Party versus government

Top politicians, weak and strong, continuously face threats from within their party. In the 2012 Uttarakhand Assembly elections, one of the State’s most popular Congress leaders, Harish Rawat, was ignored for the post of Chief Minister and the high command decided to nominate Vijay Bahuguna for the post instead. The turf war between the two leaders then reached a low, with Mr. Rawat deciding to submit his resignation (which was later withdrawn) and even approaching the Bharatiya Janata Party (BJP). We’ve often seen struggles for power between Chief Ministers and State party presidents, whether in the case of the Nitish Kumar-Sharad Yadav duo (Janata Dal-United, Bihar) or the Bhupinder Singh Hooda-Ashok Tanwar struggle in Haryana. This constant internal threat to a leader’s authority and the need to maintain control of both party and government make Prime Ministers and Chief Ministers centralise power to retain their position.

Even India’s first Prime Minister, the beloved Jawaharlal Nehru, had to deal with the question of government-party dynamics. The first president of the Congress party post-Independence, J.B. Kripalani, believed that, as the party head, he was entitled to a seat at the power table within the government. The question of where power resided was only settled by Nehru’s decision to combine the functions of Prime Minister and party president in himself. Even when the post of party president was separated from the Prime Ministership, it was given to young Congress leaders with little political backing to question the Prime Minister.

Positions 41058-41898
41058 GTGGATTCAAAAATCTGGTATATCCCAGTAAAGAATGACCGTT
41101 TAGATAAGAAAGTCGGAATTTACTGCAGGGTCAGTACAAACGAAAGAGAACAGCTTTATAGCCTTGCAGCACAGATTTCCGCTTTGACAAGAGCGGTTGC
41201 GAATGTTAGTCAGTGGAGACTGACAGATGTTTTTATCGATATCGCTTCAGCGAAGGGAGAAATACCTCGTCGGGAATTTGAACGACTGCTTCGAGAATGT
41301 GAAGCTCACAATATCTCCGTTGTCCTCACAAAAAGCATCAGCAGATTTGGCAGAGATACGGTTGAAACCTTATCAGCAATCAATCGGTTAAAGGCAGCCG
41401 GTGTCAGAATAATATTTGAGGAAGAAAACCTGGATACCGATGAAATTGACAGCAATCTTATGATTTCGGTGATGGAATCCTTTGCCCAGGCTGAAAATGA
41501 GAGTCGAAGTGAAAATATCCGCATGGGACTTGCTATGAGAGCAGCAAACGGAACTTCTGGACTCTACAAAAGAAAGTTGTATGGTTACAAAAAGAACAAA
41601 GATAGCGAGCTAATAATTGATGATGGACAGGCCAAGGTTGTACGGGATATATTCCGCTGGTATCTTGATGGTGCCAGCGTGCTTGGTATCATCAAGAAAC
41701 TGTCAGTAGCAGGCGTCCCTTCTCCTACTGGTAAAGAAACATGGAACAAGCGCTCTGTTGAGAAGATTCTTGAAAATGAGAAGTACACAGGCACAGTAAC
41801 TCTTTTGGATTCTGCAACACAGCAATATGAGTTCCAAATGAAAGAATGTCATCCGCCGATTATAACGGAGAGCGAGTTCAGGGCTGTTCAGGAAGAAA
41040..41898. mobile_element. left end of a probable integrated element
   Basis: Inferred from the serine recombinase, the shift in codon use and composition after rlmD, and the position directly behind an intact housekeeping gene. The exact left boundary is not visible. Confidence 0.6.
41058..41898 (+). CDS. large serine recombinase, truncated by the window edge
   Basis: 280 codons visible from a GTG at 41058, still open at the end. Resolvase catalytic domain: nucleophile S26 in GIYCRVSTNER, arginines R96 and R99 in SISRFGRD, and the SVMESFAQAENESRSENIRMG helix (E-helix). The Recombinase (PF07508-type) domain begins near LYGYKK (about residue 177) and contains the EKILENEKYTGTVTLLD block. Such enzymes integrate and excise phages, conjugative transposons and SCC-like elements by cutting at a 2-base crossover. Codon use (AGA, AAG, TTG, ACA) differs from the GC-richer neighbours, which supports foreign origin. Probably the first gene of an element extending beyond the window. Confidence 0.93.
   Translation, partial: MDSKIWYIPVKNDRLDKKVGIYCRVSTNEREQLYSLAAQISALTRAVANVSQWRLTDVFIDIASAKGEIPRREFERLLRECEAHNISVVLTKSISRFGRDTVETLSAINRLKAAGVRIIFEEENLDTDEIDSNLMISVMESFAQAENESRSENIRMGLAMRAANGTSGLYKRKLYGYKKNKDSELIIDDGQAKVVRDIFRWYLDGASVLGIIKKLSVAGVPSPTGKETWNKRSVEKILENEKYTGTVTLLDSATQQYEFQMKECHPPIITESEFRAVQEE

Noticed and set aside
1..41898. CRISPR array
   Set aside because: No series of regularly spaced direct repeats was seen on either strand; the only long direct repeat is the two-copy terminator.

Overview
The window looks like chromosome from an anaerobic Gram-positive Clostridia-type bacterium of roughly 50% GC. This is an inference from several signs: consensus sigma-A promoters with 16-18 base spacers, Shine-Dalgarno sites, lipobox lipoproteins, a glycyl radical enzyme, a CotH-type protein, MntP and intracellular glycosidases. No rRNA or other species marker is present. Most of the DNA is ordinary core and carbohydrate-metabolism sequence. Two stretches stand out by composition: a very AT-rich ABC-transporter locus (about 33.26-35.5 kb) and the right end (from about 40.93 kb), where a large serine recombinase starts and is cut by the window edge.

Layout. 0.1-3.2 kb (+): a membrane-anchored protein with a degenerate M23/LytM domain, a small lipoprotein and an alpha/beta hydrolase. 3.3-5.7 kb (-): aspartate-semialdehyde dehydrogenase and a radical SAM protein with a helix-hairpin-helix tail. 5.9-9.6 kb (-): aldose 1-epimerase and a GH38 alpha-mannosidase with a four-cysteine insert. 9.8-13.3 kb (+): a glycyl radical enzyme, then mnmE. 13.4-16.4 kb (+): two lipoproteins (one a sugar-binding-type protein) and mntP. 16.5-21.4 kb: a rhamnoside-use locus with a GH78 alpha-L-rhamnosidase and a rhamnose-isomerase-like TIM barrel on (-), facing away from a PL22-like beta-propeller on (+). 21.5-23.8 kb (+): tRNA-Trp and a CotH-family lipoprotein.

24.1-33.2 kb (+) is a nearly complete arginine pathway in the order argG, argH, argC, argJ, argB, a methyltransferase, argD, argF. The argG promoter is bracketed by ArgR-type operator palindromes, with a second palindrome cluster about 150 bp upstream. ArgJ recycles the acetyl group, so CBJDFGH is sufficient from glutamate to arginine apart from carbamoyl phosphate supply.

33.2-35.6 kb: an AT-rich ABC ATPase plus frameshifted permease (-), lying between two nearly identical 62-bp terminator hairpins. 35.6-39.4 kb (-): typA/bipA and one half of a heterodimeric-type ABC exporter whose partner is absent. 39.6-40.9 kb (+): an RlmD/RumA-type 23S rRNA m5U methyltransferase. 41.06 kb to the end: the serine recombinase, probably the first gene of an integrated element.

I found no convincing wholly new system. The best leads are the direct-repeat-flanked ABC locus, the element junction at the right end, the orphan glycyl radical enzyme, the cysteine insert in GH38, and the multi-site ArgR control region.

Indira Gandhi had to deal with irritants in the Congress Syndicate, which eventually led to her forming the Congress (R) and replacing the old party with her own Congress party. Her daughter-in-law, Sonia Gandhi, also had to do away with Sitaram Kesri, the Congress president, in 1998 in a way which few would call cordial and democratic.